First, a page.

AG Schimel Joins Northwoods Coalition and Provides Funding to Fight Increasing Methamphetamine Abuse

Jan 11 2018

Eau Claire, Wis. – Today, Attorney General Brad Schimel joined the Alliance for Wisconsin Youth, Marshfield Clinic Health System, and the Northwoods Coalition at a kickoff on preventing methamphetamine abuse in Wisconsin. At the summit, the coalition launched the kNOw Meth public awareness campaign and announced a new report that will increase collaboration and guide local efforts to prevent methamphetamine abuse. Attorney General Schimel committed $50,000 to assist the public awareness campaign and further prevention efforts.

 

“Ten years ago, we managed to reduce meth in Wisconsin by shutting down the big labs, but the more potent, addictive, and cheaper meth being abused today is from Mexico and has quietly surged in the state,” said Attorney General Schimel. “Of course, for law enforcement, public health, and social services professionals, there is nothing quiet about the surge as it has overwhelmed their systems in recent years.”

 

 “In substance abuse prevention, we know that to be effective you need to bring multiple community sectors together focusing on multiple strategies to reduce and prevent drug use that are sustained over a period of 5-7 years to create lasting change,” said Danielle Luther, Marshfield Clinic Health System substance abuse prevention manager. “We are excited to partner with many experts including the Wisconsin Department of Justice to concentrate on methamphetamine initiatives including over 45 recommendations found in the kNOw meth report.”

 

The kNOw Meth public awareness campaign being launched by the coalition and the Wisconsin Department of Justice (DOJ) will raise awareness in Wisconsin communities. The campaign will inform the public:

  • Methamphetamine is a highly addictive stimulant impacting Wisconsin communities;
  • Methamphetamine impacts more than just the person abusing the substance, including children and the environment, and;
  • Communities should look for signs of addiction, methamphetamine use and trafficking.

Attorney General Schimel committed $50,000, from DOJ discretionary funding, to support this campaign and other prevention efforts, such as methamphetamine investigation training for local law enforcement.

 

At the summit, the just-released “Northwoods Coalition kNOw Meth Report” made a set of recommendations to aid local, regional, and state efforts in combatting the methamphetamine epidemic. Using strategies from the Community Anti-Drug Coalitions of America (CADCA), the recommendations aim to accomplish population-level change by increasing public awareness of methamphetamine use with key messages, and to utilize local data to make the messages meaningful to Wisconsin communities.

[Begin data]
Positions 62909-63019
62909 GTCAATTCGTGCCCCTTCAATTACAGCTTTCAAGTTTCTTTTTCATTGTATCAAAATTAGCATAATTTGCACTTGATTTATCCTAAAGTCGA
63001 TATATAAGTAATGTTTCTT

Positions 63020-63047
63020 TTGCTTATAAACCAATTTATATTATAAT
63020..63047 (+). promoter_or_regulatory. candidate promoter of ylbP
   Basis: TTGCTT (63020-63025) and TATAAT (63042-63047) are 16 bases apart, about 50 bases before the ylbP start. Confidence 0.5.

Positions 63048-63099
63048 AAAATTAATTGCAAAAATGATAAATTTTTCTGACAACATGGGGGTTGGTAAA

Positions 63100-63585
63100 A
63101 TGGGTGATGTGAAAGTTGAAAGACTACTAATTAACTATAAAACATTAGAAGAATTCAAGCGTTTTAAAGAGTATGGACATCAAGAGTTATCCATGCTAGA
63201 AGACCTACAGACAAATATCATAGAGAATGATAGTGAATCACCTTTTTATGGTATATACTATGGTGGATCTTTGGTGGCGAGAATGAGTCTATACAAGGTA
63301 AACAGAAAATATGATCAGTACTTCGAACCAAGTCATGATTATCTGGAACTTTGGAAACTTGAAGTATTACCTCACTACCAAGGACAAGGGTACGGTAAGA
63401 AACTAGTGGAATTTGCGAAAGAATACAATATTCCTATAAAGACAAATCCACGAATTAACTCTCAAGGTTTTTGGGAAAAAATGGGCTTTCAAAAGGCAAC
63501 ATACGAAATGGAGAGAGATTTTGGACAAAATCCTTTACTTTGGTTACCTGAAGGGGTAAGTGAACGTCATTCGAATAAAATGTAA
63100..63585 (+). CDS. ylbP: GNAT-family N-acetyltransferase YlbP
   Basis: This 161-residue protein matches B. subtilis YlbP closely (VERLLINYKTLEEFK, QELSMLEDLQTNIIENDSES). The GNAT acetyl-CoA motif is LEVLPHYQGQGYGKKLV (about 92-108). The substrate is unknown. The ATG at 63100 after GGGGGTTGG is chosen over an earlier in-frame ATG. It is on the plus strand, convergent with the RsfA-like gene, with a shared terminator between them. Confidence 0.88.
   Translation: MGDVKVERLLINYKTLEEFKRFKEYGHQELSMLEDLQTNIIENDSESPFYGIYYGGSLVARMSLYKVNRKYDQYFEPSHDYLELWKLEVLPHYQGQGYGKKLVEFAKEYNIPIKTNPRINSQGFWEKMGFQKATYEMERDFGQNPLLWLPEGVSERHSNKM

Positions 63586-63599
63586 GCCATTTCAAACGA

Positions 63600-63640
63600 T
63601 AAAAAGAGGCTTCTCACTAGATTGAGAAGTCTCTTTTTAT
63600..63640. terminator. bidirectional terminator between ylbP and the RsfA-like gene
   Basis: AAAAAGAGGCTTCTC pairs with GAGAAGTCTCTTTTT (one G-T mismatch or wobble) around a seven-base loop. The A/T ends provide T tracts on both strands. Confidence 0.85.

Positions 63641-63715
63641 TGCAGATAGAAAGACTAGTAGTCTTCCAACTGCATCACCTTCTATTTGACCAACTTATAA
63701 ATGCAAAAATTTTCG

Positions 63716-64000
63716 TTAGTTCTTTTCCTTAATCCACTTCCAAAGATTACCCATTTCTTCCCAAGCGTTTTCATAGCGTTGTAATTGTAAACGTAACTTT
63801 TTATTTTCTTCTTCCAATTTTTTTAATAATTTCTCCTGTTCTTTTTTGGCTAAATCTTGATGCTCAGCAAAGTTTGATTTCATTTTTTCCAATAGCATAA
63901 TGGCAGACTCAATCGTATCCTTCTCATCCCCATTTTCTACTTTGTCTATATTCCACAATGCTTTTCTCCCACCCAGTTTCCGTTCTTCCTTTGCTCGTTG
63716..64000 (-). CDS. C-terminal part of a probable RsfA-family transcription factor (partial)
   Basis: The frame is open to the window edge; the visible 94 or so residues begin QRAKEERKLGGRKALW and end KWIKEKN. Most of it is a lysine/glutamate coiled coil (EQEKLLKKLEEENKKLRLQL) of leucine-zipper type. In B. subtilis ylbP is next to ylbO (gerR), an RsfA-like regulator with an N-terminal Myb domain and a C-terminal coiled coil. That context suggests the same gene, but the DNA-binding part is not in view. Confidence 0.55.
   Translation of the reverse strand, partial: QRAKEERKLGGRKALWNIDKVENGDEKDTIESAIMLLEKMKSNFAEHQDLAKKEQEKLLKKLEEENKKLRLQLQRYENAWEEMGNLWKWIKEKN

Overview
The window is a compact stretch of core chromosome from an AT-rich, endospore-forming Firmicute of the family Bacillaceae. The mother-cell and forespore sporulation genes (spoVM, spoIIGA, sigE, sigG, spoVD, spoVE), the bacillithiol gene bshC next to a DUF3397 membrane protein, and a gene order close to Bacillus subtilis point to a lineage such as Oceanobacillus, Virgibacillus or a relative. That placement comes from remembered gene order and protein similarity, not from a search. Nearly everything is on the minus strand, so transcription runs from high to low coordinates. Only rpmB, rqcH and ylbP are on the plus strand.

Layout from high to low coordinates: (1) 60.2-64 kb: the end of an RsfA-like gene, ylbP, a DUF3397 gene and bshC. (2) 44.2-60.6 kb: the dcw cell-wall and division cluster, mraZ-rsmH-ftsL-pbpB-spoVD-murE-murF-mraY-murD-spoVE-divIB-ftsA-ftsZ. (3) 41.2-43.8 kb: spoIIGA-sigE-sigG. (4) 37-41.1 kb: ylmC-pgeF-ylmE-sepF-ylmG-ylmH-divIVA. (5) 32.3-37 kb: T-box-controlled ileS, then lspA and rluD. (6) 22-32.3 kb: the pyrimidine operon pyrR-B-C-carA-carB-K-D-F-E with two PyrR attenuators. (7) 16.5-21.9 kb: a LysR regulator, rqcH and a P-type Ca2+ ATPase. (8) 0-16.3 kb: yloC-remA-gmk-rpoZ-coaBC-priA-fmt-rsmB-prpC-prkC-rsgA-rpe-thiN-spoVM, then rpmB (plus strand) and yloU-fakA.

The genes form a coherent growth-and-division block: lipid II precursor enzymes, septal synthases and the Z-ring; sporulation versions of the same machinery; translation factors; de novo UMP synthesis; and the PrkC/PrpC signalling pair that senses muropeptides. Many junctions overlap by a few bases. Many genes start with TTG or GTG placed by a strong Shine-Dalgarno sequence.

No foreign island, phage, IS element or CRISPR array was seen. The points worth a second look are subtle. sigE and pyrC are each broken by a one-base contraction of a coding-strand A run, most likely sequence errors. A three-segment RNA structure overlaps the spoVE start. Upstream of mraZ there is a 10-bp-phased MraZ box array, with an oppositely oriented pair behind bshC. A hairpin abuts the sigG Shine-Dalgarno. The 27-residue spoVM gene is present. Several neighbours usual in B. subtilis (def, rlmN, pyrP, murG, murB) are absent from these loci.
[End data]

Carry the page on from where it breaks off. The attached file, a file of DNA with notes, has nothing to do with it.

The summit in Eau Claire was attended by nearly 300 professionals, representing a multi-disciplinary team of public safety, public health, drug treatment, and prevention. In addition to reviewing the kNOw Meth Report, attendees reviewed law enforcement intelligence on methamphetamine in the region, instruction on conducting a successful public awareness campaign, drug testing programs, local action planning led by Counter Drug of Iowa, and heard from an individual in recovery.

 

In February 2017, Attorney General Schimel briefed the Wisconsin State Legislature on the growing threat of methamphetamine and included findings from a January 2017 joint DOJ and Federal Bureau of Investigation (FBI) study. The report details methamphetamine use increased 250 to 300 percent from 2011 to 2015. Recently, the Wisconsin State Crime Laboratory Bureau (WSCLB) has experienced a 13.5% increase in methamphetamine submissions, from 1,012 in 2015 to 1,149 in 2016.

 

Attorney General Schimel has taken additional action against rising methamphetamine abuse in Wisconsin:

  • Appointed an assistant attorney general (AAG) to assist local district attorneys and law enforcement in the prosecution of methamphetamine-related cases. This AAG represents the state in criminal cases; advises local prosecutors on matters relating to methamphetamine trafficking; and assists in the development of legislation concerning the growing threat that methamphetamine poses to local communities.
  • Hired an analyst at the Wisconsin Statewide Information Center (WSIC) and purchased equipment for investigating meth labs; and is providing training and financial support for the efforts of local law enforcement agencies and multi-jurisdictional drug task forces. Funding for these initiatives comes from a $1.5 million Methamphetamine Initiative Grant from the United States Department of Justice
  • Hired four additional criminal investigation agents who are focused on drug interdiction and drug trafficking.
  • Increased spending on treatment alternative and diversion courts (TAD) in 51 counties and two tribes, with more than $6 million provided annually to support these local programs.
  • In 2017, Attorney General Schimel successfully sought a stay from the Supreme Court of the United States in Anderson, et al. v. Loertscher, a challenge to the state’s Unborn Child Protection Act. The Unborn Child Protection Act or 1997 Wisconsin Act 292 gives state actors the legal authority to assist substance-addicted, pregnant women with their addiction, thus protecting both the mothers and their unborn children.

The Northwoods Coalition, formed in 1995, is the largest and oldest coalition dedicated to substance abuse prevention in Wisconsin. Representatives from 50 coalitions in a 34-county region, including the 11 Wisconsin Tribal Nations, serve on a non-governing advisory board to help shape policies, practices and programs to address public health issues arising from use of alcohol and other drugs. Marshfield Clinic Health System staff provide support including education, training, technical assistance and other resources to members of Northwoods Coalition.